802.11ad Single Carrier Link with RF Beamforming in Simulink
This example shows how to model an IEEE® 802.11ad™ single carrier link in Simulink® which includes a phased array antenna with RF beamforming. This example requires the following products:
WLAN Toolbox™ for baseband transmitter and receiver
Phased Array System Toolbox™ for receive antenna array
RF Blockset™ for RF receiver
This model simulates an 802.11ad single carrier (SC) [ 1 ] link with RF beamforming. Multiple packets are transmitted through free space, then RF beamformed, demodulated and the PLCP service data units (PSDU) are recovered. The PSDUs are compared with those transmitted to determine the packet error rate. The receiver performs packet detection, timing synchronization, carrier frequency offset correction and unique word based phase tracking.
The MATLAB function block allows Simulink models to use MATLAB® functions. In this example, an 802.11ad SC link modeled in Simulink uses WLAN Toolbox functions called using MATLAB function blocks. For an 802.11ad baseband simulation in MATLAB, see the example 802.11ad Packet Error Rate Single Carrier PHY Simulation with TGay Channel.
The system consists of:
A baseband transmitter which generates a random PSDU and an 802.11ad SC packet.
A free space channel.
A receive antenna array which supports up to 16 elements. This module allows control of the array geometry, number of elements in an array, operating frequency, and receiver direction.
A 16 channel RF receiver module to process the RF signals. This receiver module includes low noise amplifiers, phase shifters, Wilkinson 16:1 combiner, and a down-converter. This module allows control of the beamforming direction used to calculate the corresponding phase shifts.
A baseband receiver which recovers the transmitted PSDU by performing packet detection, time and frequency synchronization, channel estimation, PSDU demodulation, and decoding.
The system diagnostics includes the display of equalized constellation and the obtained packet error rate.
The following sections describe the transmitter and receiver in more detail.
The baseband transmitter block creates a random PSDU and encodes the bits to create a single packet waveform based on the MCS and PSDU length values in the Model Parameters block. The packet generator block uses the function
wlanWaveformGenerator to encode a packet.
The RF receiver consists of amplifiers, phase shifters, Wilkinson 16:1 combiner and is implemented in superheterodyne fashion.
The phase shift applied to each element is calculated based on the beamforming direction. This is provided by the user and indicates the direction of the main beam. The receiver maximizes the SNR when the receiver's main beam points to the transmitter. Transmitter is omnidirectional and the receiver direction (az,el) indicates the direction of incident signal. The scenario where the receiver direction and the beamforming direction are different is shown. In this case, there will be a reduction in the received signal power leading to high packet error rate (PER) and error vector magnitude (EVM). The results section shows these values.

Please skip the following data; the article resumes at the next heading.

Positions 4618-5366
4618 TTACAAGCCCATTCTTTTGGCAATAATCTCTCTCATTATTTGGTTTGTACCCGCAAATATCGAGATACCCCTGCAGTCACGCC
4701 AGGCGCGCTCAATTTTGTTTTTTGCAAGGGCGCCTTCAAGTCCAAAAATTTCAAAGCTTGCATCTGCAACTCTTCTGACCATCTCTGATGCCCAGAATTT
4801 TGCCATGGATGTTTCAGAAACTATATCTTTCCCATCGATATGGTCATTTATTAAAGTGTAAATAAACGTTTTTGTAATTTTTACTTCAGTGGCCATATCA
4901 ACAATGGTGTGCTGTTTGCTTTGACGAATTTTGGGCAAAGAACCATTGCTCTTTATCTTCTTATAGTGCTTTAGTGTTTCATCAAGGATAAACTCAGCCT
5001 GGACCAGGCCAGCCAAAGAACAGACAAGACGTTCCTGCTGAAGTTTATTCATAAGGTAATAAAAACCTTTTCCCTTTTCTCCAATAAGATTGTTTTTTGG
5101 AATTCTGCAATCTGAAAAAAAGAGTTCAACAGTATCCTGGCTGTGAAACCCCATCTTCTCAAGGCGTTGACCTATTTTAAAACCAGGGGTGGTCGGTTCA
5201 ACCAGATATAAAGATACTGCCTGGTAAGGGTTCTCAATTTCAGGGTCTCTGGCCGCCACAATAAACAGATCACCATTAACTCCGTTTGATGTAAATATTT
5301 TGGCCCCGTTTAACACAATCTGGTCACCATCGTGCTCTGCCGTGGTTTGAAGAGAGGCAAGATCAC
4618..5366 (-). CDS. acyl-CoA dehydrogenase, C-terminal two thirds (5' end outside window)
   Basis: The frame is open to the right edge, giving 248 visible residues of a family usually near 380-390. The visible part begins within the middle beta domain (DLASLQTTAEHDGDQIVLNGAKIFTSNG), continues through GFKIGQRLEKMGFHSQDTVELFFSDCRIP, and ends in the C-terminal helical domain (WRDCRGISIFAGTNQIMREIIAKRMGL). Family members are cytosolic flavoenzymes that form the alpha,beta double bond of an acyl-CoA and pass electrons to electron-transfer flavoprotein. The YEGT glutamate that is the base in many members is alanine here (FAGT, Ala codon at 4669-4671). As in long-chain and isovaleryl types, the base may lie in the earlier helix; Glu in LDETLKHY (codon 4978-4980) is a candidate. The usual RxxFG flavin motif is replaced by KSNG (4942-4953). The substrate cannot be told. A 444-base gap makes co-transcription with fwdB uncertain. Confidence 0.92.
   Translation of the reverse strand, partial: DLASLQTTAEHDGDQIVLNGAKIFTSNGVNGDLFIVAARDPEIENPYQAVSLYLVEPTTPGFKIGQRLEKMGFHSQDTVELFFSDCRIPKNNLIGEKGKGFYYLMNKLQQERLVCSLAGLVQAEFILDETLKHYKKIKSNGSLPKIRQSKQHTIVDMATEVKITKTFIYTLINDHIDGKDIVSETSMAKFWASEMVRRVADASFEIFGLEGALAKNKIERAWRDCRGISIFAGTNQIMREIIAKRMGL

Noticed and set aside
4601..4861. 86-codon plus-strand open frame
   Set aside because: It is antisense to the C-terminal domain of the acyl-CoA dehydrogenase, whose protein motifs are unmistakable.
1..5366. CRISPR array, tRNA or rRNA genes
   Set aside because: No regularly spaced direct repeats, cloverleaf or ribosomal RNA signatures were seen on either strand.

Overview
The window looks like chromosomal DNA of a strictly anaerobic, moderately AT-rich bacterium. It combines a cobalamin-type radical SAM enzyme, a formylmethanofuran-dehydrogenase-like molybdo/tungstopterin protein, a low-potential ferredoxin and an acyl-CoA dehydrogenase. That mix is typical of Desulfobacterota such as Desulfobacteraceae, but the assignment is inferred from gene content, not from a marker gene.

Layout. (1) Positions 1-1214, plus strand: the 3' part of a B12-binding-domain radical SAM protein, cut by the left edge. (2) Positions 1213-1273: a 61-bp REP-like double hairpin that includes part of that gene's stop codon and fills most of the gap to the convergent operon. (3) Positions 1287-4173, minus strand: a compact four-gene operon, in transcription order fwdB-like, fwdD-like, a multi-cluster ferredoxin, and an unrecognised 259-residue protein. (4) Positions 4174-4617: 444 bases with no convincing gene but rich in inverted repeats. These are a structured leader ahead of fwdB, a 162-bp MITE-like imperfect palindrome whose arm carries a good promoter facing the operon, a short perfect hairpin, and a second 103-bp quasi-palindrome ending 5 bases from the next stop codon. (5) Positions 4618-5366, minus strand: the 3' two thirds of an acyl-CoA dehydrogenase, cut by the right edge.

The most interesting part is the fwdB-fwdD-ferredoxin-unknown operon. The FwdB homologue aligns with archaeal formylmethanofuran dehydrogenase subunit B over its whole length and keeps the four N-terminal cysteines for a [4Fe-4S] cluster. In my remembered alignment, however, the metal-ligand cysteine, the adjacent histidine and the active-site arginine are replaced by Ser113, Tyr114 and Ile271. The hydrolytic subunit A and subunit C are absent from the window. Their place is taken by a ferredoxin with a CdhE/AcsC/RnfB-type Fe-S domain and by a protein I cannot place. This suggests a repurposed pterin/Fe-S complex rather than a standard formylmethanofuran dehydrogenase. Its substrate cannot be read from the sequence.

The baseband receiver has two components: packet detection and packet recovery.
If a packet is detected, the packet recovery subsystem is enabled to process the detected packet.
The packet recovery subsystem processing consists of the following steps:
Frequency offset estimation and correction.
Symbol timing and channel frequency response estimation.
Noise power estimation.
Synchronization error checking. This determines whether the packet can be decoded or not.
In the packet decoder subsystem, the SC data field is extracted from the synchronized received waveform. Then, the PSDU is recovered using the extracted field, channel, and noise power estimates.
Running the simulation displays the packet error rate. The model updates the PER after processing each packet. The model also displays the equalized symbol constellation along with the EVM measurement. Note that for statistically valid results, long simulation times are required.
By default, the main beam of the receive antenna array points towards the direction: azimuth = 0 deg. and elevation = 0 deg.
If you change the
Receiver direction value in the receive antenna array towards a proximity null in the array radiation, the EVM increases and the packets cannot be successfully decoded.
If you change the
Beamforming direction value in the RF receiver such that the main beam points towards the transmitter, the EVM improves and packets are successfully decoded.
Exploring the Example
Try changing the signal to noise ratio (SNR) value in the Model Parameters block. Increasing SNR leads to lower packet error rates and improved EVM of equalized symbols constellation. The SNR specified is the signal to noise ratio at the input to the ADC, if a single receive chain is used. The SNR accounts for free space path loss, thermal noise and the noise figure of RF components.
You can change the array geometry and the number of elements in an array present in the receive antenna array block. Increasing the number of antenna elements improves the EVM. The diversity gain due to receiver antenna array can be observed in the equalized symbols constellation.
This example uses the following helper functions:
IEEE Std 802.11ad™-2012 IEEE Standard for Information technology - Telecommunications and information exchange between systems - Local and metropolitan area networks - Specific requirements - Part 11: Wireless LAN Medium Access Control (MAC) and Physical Layer (PHY) Specifications. Amendment 3: Enhancements for Very High Throughput in the 60 GHz Band.